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Troops set to work decontaminating ‘Siberian Chernobyl’ amid fears of ecological catastrophe

By The Siberian Times reporter
12 August 2020

Radiation, chemical and biological forces tackle two million tonnes of toxic chemical waste with huge mercury stockpile and oil poisons.

'Frankly, nobody has ever done anything about them.' Picture: Ministry of Defence

Concern over the abandoned Usolyekhimprom plant in Usolye-Sibirskoye, Irkutsk region has been rising for a long time. 

This week on an order by Russian president Vladimir Putin specialist forces as well as experts from Rosatom and other government agencies have set to work cleaning up the site of one of the USSR’s largest chemical plants. 

Footage shows the decontamination operation getting underway by taking samples of the poisons - not all of them known - threatening the nearby Angara River which flows out of Baikal, the world’s deepest lake. 

Usolyekhimprom GV


Usolyekhimprom


Usolyekhimprom

'A large chemical factory was functioning there, and now, the waste storage facilities of that chemical factory are in a critical condition.' Pictures: Usolye City Newspaper, Usolie City

The problem was highlighted by The Siberian Times last year when Svetlana Radionova, head of state environmental watchdog Rosprirodnadzor, warned of a ‘toxic disaster’ and ‘ecological Chernobyl’, comparing the potential damage to the 1986 nuclear explosion in Soviet Ukraine.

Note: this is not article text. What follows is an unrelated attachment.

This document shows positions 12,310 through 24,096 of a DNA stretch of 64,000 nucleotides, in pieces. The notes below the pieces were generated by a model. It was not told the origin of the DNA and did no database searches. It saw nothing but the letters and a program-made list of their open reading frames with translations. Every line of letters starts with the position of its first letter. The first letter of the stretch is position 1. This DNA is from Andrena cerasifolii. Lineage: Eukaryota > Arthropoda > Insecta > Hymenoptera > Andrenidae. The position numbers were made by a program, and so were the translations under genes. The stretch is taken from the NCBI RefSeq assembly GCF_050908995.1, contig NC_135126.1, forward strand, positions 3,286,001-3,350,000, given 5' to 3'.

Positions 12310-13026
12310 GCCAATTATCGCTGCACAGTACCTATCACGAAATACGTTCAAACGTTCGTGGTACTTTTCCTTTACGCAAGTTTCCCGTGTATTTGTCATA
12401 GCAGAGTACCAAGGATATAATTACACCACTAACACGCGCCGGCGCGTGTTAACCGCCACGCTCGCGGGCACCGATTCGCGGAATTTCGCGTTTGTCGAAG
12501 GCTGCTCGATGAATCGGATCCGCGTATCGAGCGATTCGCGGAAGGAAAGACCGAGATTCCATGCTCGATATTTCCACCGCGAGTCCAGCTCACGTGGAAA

Putin recently said: 'It is obvious to everyone concerned that the burden of environmental problems has been accumulating for a long time, going back to the 1930s. 

'A large chemical factory was functioning there, and now, the waste storage facilities of that chemical factory are in a critical condition. 

'Frankly, nobody has ever done anything about them. 

'Moreover, instead of settling the problem, it was actually glossed over.’

Footage shows the decontamination operation getting underway by taking samples of the poisons.

The most urgent task is dealing with poisoning from a decaying mercury electrolysis facility.

The concentration of mercury in drainage waters at the crumbling plant is more than 33,000 times acceptable levels, according to defence ministry sources.

Mercury in the air is 367 times above permitted quantities, with the closest residents living just 2km from the site. 

Some 1,200 tonnes of mercury was stored here. 

Military experts work at the site


Military experts work at the site


Military experts work at the site


Dangerous waste


Dangerous waste

The most urgent task is dealing with poisoning from a decaying mercury electrolysis facility. Pictures: Ministry of Defence, Usolie City

Pollution is also caused by oil products, iron, copper, phosphates, lead, zinc and copper at the plant which closed in 2005. 

The exact chemical cocktails in dozens of underground reservoirs is not known.

Soil and groundwater are ‘saturated with toxins’.

Some 400 former industrial facilities are polluted by two million tonnes of chemical waste on an area covering 16 square kilometres. 

‘All production facilities, including soil and subsurface water, have been saturated with hazardous chemicals,’ said Irkutsk region governor Igor Kobzev.

Comments (2)

Es gab Zeiten da durfte man diese Bilder nicht zeigen, sie nichteinmal erwähnen! Ich finde das toll!
danke!
Rudolf Cimb, Österreich / Wien
16/09/2020 01:52
1
0
why does it always need the - fist and whip - of VV before something is done in Russia? a sad state of government i nthe provinces. who needs this kind of people? to drive around in their fat SUVs and get richer and fatter themselves from all that graft and corruption?
Benedikt MORAK, Moscow
13/08/2020 14:33
7
1
1

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